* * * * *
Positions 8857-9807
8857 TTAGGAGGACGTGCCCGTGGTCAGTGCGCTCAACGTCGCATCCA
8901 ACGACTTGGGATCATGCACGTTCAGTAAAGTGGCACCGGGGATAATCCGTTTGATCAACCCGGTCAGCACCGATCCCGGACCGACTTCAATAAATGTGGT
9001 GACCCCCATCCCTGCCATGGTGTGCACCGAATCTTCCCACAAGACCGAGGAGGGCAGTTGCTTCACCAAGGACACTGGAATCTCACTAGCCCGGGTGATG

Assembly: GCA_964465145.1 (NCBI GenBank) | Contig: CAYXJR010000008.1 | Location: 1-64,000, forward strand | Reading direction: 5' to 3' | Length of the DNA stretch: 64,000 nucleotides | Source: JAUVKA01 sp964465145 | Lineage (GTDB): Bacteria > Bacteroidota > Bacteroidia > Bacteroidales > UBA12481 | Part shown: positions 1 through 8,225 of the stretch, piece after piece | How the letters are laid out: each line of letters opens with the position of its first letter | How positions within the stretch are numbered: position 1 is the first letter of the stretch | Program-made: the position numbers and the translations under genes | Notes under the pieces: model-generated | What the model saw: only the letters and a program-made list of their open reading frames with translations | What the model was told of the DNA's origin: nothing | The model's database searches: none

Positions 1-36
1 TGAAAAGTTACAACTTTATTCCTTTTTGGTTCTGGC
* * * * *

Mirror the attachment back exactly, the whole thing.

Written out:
Positions 8857-9807
8857 TTAGGAGGACGTGCCCGTGGTCAGTGCGCTCAACGTCGCATCCA
8901 ACGACTTGGGATCATGCACGTTCAGTAAAGTGGCACCGGGGATAATCCGTTTGATCAACCCGGTCAGCACCGATCCCGGACCGACTTCAATAAATGTGGT
9001 GACCCCCATCCCTGCCATGGTGTGCACCGAATCTTCCCACAAGACCGAGGAGGGCAGTTGCTTCACCAAGGACACTGGAATCTCACTAGCCCGGGTGATG

Assembly: GCA_964465145.1 (NCBI GenBank) | Contig: CAYXJR010000008.1 | Location: 1-64,000, forward strand | Reading direction: 5' to 3' | Length of the DNA stretch: 64,000 nucleotides | Source: JAUVKA01 sp964465145 | Lineage (GTDB): Bacteria > Bacteroidota > Bacteroidia > Bacteroidales > UBA12481 | Part shown: positions 1 through 8,225 of the stretch, piece after piece | How the letters are laid out: each line of letters opens with the position of its first letter | How positions within the stretch are numbered: position 1 is the first letter of the stretch | Program-made: the position numbers and the translations under genes | Notes under the pieces: model-generated | What the model saw: only the letters and a program-made list of their open reading frames with translations | What the model was told of the DNA's origin: nothing | The model's database searches: none

Positions 1-36
1 TGAAAAGTTACAACTTTATTCCTTTTTGGTTCTGGC